Sunday, July 14, 2013

Jodl Arrives at SHAEF to meet Eisenhower, Doesn't.

More like a bold conqueror than the emissary of a defeated nation, Colonel General Alfred Jodl strode into Supreme Allied Headquarters, determined that Eisenhower was going to see it his way. Unlike his more somberly dressed predecessor, Jodl, in his splendid gray and silver uniform, inspired confidence.

Accompanying him was a tall major with the narrow, pointed face of a greyhound. Jodl noted the admiring stares from all the American and British officers and men and he told himself that this would be a glorious moment.

The escorts led them to a small waiting room. Stepping inside, he saw the sunken-faced von Friedeburg sitting with his aide. Pathetic, he thought.

Ziggy nudged von Friedeburg, who hadn’t reacted to their entry. Both got to their feet. “General Jodl,” said von Friedeburg.

“Heil Hitler!” Jodl declared triumphantly. Neither man made any effort to salute, nor did they shake hands. Instead they regarded each other with palpable distaste. “This is my aide, Major Oxenius,” Jodl said and the major snapped into a Heil Hitler salute. “So what is the situation here, Admiral?” Jodl asked.

“The situation, Herr General,” answered von Friedeburg, “is that they are not accepting any conditions whatsoever and all we’ve been able to do is delay.”

“But haven’t you explained to Eisenhower that we want to help them fight the Bolsheviks?” Jodl asked.

“General, we haven’t even seen Eisenhower,” answered von Friedeburg tiredly.

Jodl looked shocked. “That’s utterly unacceptable,” he said hotly. “You should have insisted you speak directly with him. I’m going to make that my first point.”

Von Friedeburg gave a listless smile.

“What else?” Jodl asked.

“There isn’t anything else,” von Friedeburg answered. “All our appeals have fallen on deaf ears. Either we sign an unconditional surrender immediately or they say they will seal off the western frontier and start shooting refugees and anyone trying to surrender.”

“But don’t they want our help against the Bolsheviks? Didn’t you offer them our divisions?”

“General, at present, the Soviet Union is not their enemy, we are. If the West is planning a war against the Soviets, they have evidently not informed anyone in this building about it.”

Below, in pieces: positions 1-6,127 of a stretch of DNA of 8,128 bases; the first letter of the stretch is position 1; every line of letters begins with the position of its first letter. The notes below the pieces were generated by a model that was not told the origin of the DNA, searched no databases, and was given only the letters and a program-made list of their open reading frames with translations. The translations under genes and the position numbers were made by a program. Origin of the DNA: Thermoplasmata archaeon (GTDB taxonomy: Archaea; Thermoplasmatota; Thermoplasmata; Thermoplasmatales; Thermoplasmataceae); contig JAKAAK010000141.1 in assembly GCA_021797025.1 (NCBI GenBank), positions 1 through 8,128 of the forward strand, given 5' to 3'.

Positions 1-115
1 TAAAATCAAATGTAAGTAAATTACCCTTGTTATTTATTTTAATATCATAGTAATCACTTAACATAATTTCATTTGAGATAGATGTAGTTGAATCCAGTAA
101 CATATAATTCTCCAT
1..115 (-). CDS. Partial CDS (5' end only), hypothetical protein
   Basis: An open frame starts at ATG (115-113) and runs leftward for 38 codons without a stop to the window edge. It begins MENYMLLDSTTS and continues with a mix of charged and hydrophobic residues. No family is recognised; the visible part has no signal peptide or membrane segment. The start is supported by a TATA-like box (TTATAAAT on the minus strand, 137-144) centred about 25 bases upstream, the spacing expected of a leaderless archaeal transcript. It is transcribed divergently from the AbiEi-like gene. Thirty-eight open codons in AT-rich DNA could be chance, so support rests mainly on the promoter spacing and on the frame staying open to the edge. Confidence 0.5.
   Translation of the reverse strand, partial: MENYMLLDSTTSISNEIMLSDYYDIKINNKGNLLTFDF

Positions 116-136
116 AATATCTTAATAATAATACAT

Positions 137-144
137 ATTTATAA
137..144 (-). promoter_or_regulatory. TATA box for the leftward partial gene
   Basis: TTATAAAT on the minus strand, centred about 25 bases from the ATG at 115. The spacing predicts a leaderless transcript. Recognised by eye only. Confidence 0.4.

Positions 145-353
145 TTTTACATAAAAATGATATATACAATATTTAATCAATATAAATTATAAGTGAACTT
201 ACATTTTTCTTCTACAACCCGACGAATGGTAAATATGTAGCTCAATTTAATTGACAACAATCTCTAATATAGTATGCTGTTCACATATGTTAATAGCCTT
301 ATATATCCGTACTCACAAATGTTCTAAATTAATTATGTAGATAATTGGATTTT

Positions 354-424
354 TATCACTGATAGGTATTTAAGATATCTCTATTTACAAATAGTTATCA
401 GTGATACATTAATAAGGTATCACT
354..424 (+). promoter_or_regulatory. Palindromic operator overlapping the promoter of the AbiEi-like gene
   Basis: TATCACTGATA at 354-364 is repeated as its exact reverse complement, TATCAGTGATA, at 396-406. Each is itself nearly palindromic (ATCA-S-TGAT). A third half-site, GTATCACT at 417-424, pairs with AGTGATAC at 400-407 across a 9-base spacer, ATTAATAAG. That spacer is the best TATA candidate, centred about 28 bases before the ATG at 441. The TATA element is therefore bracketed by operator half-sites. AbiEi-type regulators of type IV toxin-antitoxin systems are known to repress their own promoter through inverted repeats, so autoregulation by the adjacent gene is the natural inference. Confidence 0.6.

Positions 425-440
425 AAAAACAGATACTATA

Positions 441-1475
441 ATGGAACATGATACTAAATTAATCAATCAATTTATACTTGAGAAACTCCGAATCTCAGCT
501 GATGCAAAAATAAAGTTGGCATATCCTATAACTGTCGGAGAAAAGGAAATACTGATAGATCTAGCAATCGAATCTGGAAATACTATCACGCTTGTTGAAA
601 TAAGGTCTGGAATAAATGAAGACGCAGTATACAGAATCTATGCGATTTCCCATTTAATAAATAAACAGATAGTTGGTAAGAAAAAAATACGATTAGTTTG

Jodl looked at him astounded. “Are they crazy? Don’t they understand what they face? Didn’t you tell them what the Russians are doing?”

“General, I tried,” said von Friedeburg in a hopeless voice. “Apparently they consider us a greater evil than the Bolsheviks.”

There was a sharp knock on the door and then it opened. A British major stood at the doorway, flanked by two White Helmets. “General Jodl, if you’d come with us, please,” he said.

“Best of luck, General,” said von Friedeburg without enthusiasm. “Hopefully they’ll listen to you.”

Jodl shot him an ugly glance and strode out. Ziggy closed the door. Von Friedeburg settled himself onto the leather sofa, then pointed them to the two tiny chairs. “Gentlemen,” he said.

They sat down. Oxenius dug into his inner pocket and brought out his engraved cigarette case, which he offered first to von Friedeburg, then to Ziggy. Both refused. Oxenius lit one for himself and seeing that neither of them were going to initiate a conversation, stopped trying to act sociable and turned to the door.

Hours passed. Nobody said anything. It was already late afternoon. Finally, Jodl returned, looking exhausted. “Who is this Walter Bedell Smith?” he asked disgustedly. “I don’t believe I’ve even heard of the man before. He wouldn’t budge on anything regarding the conditions of surrender. I did manage, however, to get them to agree to some significant changes in the wording of the surrender document. They will acknowledge that the German armed forces have fought honorably. It’s not much, but it’s something. Damn it, we deserve at least that!”

Von Friedeburg seemed impressed. “You are a better negotiator than I am, General.”

Jodl smiled bitterly.

“So then what’s next?” asked von Friedeburg.